The last Labour Government’s record reminds us what can be achieved. Labour delivered the biggest improvement of any EU nation in lifting one million children out of poverty, transforming so many lives. Child poverty should scar our conscience as much as it does our children’s futures. So we have a duty to this generation to make progress once again.

In my Barnsley constituency, we have led a campaign bringing together Labour party members, community groups, and the local Labour Council to take action. My constituency party recently published its second child poverty report, which included contributions from across our community on addressing this challenge.

Ideas ranged from new requirements on developments for affordable housing, to expanding childcare, and the great example set by retired teachers lending their expertise to tutor local students. When more than 200 children in my constituency fall behind in language skills before they even start school, that local effort must be supported at the national level.

In order to build a consensus around renewed action, I will be introducing a private member’s bill in Parliament. It will set a new child poverty target, with requirements to regularly measure progress and report against the impact of policy choices.

I hope to work on a cross-party basis to share expertise and build pressure for action. In response, I hope that the Government will make this a priority in order to meet the Prime Minister’s commitment to make Britain a country that works for everyone.

The Autumn Statement in two months’ time is an opportunity to signal a new approach. Planned changes to tax and benefits over the next four years will take more than one pound in every ten pounds from the pockets of the poorest families. That is divisive and short-sighted, particularly with prices at the tills expected to rise.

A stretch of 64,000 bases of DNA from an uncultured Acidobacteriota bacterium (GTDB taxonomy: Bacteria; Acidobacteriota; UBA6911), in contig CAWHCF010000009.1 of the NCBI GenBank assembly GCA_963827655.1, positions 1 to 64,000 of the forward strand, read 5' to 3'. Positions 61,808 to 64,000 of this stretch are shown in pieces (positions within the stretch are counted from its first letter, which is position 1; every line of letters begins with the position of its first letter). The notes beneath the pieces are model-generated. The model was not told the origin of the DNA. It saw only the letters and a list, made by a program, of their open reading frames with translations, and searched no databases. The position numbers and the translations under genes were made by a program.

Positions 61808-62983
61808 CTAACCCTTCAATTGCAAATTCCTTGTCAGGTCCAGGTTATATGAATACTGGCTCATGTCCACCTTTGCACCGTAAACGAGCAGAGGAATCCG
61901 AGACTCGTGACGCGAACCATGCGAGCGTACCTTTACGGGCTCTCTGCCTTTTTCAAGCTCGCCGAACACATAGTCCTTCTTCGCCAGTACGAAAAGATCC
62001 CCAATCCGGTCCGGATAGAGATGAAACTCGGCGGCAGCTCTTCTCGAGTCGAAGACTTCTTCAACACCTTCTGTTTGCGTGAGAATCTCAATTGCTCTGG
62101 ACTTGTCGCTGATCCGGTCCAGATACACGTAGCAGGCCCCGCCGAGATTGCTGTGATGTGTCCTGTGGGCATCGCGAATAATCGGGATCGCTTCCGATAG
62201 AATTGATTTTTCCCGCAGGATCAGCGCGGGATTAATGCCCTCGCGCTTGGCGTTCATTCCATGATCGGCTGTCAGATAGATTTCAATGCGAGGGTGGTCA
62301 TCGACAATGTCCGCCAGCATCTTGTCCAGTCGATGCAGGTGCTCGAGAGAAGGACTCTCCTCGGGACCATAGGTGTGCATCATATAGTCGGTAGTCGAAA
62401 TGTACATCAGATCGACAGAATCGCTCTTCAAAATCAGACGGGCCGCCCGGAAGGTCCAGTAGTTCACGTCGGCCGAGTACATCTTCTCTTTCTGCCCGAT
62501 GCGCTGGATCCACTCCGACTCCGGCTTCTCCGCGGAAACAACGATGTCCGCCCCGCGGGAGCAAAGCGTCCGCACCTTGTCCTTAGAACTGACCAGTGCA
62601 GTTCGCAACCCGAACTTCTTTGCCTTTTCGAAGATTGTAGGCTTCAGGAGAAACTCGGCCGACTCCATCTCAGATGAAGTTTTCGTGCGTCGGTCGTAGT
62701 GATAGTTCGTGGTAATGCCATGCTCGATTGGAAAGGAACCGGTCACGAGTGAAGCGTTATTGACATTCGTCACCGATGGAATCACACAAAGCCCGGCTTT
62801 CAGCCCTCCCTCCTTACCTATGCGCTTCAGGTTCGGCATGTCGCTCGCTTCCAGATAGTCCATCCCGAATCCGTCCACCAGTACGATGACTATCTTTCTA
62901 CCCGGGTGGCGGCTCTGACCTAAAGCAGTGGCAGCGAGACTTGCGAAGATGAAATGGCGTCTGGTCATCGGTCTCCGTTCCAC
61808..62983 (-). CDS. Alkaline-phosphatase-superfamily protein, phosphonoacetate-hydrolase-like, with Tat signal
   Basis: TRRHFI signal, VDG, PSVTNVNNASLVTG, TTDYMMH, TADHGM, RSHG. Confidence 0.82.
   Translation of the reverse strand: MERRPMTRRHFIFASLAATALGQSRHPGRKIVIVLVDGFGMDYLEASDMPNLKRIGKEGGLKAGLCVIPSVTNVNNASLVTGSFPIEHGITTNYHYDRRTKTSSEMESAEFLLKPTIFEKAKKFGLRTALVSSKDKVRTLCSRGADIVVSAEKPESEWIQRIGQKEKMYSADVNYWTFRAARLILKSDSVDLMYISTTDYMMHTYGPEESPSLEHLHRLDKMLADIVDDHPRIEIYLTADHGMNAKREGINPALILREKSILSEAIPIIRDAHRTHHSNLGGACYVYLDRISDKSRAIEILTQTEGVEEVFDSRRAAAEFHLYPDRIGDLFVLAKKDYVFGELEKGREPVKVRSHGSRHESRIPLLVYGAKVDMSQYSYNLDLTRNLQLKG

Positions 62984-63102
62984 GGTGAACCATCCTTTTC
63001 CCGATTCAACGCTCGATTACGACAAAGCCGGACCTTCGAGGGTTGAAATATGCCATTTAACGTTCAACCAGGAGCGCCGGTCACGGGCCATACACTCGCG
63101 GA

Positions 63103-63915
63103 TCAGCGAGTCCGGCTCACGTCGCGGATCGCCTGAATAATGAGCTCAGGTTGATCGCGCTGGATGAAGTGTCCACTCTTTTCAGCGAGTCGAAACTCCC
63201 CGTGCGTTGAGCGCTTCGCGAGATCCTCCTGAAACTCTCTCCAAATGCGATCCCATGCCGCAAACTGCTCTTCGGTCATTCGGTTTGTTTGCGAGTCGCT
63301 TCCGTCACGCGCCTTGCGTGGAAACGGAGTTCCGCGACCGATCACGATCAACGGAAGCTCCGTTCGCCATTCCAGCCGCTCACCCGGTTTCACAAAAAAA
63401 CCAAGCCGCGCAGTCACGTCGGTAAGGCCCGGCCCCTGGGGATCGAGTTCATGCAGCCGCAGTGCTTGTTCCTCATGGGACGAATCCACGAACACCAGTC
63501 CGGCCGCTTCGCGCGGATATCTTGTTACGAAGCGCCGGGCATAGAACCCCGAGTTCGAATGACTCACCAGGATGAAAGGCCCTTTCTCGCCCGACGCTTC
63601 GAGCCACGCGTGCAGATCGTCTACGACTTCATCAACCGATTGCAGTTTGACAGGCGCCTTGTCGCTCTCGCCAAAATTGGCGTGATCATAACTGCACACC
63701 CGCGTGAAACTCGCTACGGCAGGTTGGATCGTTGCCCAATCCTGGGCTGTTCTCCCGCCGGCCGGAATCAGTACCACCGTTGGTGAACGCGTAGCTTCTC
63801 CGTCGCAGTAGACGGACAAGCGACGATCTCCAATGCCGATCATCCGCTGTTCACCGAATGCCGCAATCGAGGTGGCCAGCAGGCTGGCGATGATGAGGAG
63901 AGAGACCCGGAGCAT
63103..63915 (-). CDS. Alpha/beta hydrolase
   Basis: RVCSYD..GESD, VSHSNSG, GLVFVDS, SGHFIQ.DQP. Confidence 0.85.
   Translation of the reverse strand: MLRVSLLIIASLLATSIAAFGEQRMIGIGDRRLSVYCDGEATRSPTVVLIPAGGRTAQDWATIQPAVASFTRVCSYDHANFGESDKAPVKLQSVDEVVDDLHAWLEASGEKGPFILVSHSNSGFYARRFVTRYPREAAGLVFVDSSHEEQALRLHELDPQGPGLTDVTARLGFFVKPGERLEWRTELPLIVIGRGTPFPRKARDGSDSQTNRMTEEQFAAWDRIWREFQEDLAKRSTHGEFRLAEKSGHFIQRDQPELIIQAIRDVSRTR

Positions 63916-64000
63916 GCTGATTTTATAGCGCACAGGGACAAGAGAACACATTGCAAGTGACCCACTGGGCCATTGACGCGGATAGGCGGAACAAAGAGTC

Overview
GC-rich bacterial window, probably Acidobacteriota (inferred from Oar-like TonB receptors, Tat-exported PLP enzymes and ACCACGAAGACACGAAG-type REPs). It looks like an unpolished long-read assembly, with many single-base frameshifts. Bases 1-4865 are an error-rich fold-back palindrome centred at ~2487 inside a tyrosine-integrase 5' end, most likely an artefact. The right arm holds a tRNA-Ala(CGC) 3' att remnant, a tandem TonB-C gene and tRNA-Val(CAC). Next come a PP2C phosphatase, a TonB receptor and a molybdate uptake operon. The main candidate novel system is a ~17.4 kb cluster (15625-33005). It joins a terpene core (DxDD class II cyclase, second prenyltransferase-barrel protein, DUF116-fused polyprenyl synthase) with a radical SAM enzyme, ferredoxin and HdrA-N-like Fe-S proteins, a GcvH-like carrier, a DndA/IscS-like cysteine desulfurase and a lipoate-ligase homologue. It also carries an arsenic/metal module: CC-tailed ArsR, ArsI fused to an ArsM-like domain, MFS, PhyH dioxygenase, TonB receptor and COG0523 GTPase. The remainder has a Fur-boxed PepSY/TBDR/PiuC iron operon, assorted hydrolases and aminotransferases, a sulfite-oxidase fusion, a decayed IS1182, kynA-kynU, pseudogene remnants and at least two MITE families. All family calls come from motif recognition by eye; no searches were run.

Therefore the Chancellor should make a clear commitment to those who have been left behind by ending the freeze on working-age benefits. That would not only be morally right, but also sound economics.

It is estimated that one pound in every five pounds of public spending is associated with poverty. As well as redirecting public spending, poverty worsens the key economic challenges we face. It lowers productivity and limits spending power, which undermine the strong economy we need for the future.

Yet the human cost of child poverty is the greatest of all. When a Sure Start children’s centre is lost, it closes a door on opportunity. That is penny wise but pound foolish and it must end now.

The smarter approach is to recognise that a child’s earliest years are critical to their future life chances. The weight of expert opinion in favour of early intervention is overwhelming. So that must be our priority, because it is a smart investment for the future and it will change lives today.

This is the cause of our times. To end child poverty so that no-one is locked out of the opportunity for a better future. To stand in the way of a Government that seeks to pass by on the other side. Then to be in position to replace the Tories at the next election.

By doing so, we can answer that demand for change from people across our country. And we can provide security, opportunity, and hope to those who need it most.

That is how we can begin to build a fairer Britain.
 
 

Dan Jarvis is the Labour MP for Barnsley Central and a former Major in the Parachute Regiment.